I can’t believe what I’m seeing.
Two bluish states have spoken in the Republican primary; no red state has spoken yet, but that will change in a fortnight when South Carolina votes. Since 1980, South Carolina’s record of choosing the GOP nominee is 100%. Whoever wins there, wins. To win in South Carolina requires different tactics than it takes to win in Iowa and New Hampshire.
Mitt Romney is in the lead there, but he is vulnerable. There is time to stop his momentum. But his rivals are not hitting his weak spot. They’re mounting the political equivalent of a Pickett’s Charge.
They’re attacking his private sector work at Bain Capital. They’re calling him a “vulture capitalist.” They’re going populist instead of going conservative, attacking his strong spot instead of finding his weak spot and exploiting it. Unless I’m missing something, this will backfire on them and hand Romney the nomination.
Newt Gingrich is probably in the worst position of all, to make what amount to anti-capitalist attacks on Romney. This is the man who for all appearances was bought — as a “historian” — by the massive government entity known as Freddie Mac as it and its ugly twin were on the verge of wrecking the economy. Every “private sector” initiative Gingrich has ever run has ultimately been a public sector initiative. His attack from the left now feels quite a bit like that ad on the couch with Pelosi — a betrayal of who he claims to be.
Mitt Romney is vulnerable. There is a strong argument to be made that his record as governor of Massachusetts tells us quite a bit about how he would behave as president. There is a strong argument to be made that his efficient campaign and debate performances so far make him an Obama type — great at campaigning, lousy at governing, and we don’t need more of that. He raised taxes by $700 million. He instituted the forerunner to ObamaCare. He appointed extreme liberals to positions of power. His tenure left Massachusetts every bit as Democratic as it was before. He did not change the state for the better or strengthen the Republican party, and he didn’t even run for a second term — why? Was he afraid he would lose, or was he trying to fail up into the presidency? Make him defend that record. Make him answer for it. He can defend it, by pointing out that he was dealing with a very liberal state. And the response to that is, then what would he do with a hostile media and a hardened Democratic core in Congress? Would he fight for principles, or would he capitulate? What does his record tell us he would do? Make him defend, in South Carolina, running to Ted Kennedy’s left, and then governing from the left, and then running to the left of the GOP field now. Make him own his record, or repudiate it.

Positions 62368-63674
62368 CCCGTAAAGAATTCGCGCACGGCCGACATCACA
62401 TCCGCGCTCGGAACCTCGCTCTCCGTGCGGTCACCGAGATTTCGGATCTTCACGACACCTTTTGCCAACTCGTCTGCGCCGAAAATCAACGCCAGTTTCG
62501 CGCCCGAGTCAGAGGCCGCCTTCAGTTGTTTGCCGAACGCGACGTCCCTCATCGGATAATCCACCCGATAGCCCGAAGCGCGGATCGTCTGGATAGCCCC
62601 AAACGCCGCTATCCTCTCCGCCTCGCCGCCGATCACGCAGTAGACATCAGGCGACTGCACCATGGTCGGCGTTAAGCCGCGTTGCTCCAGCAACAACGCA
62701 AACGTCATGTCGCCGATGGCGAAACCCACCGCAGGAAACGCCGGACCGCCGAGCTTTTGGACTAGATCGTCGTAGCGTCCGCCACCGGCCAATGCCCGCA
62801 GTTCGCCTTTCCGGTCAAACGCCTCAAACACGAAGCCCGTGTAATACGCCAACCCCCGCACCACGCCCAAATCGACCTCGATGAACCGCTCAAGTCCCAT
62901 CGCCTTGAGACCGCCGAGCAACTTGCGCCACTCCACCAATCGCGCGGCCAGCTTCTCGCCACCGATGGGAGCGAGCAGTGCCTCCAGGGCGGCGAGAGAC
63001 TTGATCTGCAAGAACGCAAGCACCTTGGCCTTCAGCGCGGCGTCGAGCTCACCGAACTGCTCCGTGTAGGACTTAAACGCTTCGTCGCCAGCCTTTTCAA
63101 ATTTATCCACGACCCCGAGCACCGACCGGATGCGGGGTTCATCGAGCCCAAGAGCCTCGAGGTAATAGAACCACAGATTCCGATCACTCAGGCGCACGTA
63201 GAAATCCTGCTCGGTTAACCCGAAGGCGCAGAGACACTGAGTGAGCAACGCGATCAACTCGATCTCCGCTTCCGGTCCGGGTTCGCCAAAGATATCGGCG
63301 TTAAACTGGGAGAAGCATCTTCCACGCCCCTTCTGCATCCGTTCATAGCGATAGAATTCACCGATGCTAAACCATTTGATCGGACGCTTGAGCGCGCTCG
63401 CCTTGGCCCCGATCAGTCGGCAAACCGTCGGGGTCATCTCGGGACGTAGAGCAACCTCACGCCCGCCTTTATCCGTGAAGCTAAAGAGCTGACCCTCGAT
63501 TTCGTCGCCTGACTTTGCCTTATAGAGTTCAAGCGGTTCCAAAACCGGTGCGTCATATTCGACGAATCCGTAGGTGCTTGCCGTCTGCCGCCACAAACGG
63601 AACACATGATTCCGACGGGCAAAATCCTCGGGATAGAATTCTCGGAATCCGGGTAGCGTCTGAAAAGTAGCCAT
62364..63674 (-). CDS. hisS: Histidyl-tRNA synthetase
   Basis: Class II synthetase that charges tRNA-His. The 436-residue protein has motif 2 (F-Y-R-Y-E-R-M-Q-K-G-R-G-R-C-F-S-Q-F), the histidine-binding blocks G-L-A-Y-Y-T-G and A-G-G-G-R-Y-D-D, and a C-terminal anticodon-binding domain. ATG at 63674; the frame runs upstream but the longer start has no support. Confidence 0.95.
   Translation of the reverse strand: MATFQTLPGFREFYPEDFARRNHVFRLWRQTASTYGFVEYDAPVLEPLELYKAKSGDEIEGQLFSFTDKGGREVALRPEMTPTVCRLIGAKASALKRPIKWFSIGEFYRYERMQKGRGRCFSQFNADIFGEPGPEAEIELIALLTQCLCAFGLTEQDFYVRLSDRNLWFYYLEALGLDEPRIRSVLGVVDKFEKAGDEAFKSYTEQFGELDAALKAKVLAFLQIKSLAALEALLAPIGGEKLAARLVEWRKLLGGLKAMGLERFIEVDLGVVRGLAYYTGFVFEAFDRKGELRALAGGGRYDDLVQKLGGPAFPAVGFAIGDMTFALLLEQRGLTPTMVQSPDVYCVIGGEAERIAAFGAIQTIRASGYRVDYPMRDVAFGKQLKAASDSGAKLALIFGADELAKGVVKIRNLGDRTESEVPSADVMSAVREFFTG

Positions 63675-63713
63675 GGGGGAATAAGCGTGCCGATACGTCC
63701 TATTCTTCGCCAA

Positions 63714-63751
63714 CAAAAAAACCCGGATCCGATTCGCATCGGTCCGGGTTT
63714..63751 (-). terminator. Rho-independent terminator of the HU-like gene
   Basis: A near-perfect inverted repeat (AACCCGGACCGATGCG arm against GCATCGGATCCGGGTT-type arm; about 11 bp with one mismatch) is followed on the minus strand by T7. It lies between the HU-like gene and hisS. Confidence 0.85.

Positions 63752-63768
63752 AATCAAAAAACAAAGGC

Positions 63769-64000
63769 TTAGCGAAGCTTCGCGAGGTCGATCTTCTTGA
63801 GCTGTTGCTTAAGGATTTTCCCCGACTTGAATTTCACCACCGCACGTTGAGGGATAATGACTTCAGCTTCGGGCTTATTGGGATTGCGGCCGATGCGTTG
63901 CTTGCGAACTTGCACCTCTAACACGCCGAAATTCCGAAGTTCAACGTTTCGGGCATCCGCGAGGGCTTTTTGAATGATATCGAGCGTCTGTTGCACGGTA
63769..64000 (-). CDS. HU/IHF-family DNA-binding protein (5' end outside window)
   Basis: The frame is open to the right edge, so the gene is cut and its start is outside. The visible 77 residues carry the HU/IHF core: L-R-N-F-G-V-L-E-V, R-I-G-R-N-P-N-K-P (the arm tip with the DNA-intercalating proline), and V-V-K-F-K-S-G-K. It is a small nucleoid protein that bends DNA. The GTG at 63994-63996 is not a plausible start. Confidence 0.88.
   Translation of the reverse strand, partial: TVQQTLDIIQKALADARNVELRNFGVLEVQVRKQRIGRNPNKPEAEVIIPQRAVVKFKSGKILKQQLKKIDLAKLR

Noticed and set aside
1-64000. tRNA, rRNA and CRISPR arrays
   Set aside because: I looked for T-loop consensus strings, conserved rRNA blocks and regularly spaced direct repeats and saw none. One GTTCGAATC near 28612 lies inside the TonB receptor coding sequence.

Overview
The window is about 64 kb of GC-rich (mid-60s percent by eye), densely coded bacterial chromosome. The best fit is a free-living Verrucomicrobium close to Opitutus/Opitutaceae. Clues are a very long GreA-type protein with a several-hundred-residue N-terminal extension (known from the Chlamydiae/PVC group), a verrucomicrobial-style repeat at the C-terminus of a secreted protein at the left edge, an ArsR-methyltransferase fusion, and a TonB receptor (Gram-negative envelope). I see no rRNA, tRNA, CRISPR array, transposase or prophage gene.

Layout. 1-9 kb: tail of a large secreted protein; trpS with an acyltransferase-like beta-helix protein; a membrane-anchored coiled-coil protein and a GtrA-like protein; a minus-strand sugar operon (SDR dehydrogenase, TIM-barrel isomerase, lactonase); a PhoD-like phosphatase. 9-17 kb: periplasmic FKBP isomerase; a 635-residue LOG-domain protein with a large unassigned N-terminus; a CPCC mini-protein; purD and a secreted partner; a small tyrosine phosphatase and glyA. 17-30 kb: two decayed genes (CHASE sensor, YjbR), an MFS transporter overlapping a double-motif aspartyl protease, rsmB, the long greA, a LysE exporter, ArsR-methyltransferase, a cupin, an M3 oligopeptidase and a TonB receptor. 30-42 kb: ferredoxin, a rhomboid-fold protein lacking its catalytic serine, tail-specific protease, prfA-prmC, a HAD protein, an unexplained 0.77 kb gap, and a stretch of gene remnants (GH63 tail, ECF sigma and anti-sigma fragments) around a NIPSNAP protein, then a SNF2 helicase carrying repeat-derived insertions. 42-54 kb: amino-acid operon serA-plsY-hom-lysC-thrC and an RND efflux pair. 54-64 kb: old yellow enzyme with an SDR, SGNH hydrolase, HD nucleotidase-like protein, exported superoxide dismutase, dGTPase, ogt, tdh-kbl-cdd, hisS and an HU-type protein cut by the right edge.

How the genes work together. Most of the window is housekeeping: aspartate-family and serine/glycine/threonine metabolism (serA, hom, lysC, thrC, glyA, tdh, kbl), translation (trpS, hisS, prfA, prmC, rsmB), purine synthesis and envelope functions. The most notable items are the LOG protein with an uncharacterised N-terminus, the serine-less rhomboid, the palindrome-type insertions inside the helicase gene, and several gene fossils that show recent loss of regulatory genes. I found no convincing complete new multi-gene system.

Two of his competitors, Huntsman and Perry, strike me as particularly well positioned to make this kind of argument. Both were or are successful governors, because they governed by conservative principles even when it was difficult to do so. Perry’s tenure has seen Texas transition from blue to red. His record and plans are superior to Romney’s in every way. Huntsman can back up his attack on Romney’s record by pointing to both his government and private sector record, and that he was successful and principled in both. (Yes, I realize that in Huntsman’s case, this would require him having what amounts to a “road to Damascus” moment first and drop the “I see America from 10,000 miles away” routine.)
The hour is late. Florida is already breaking hard for Romney. Polls are going to have to start moving away from Romney soon, or the inevitability will lock in and he will win. Attacking him as a capitalist in a red state will only help him lock up the win that much sooner.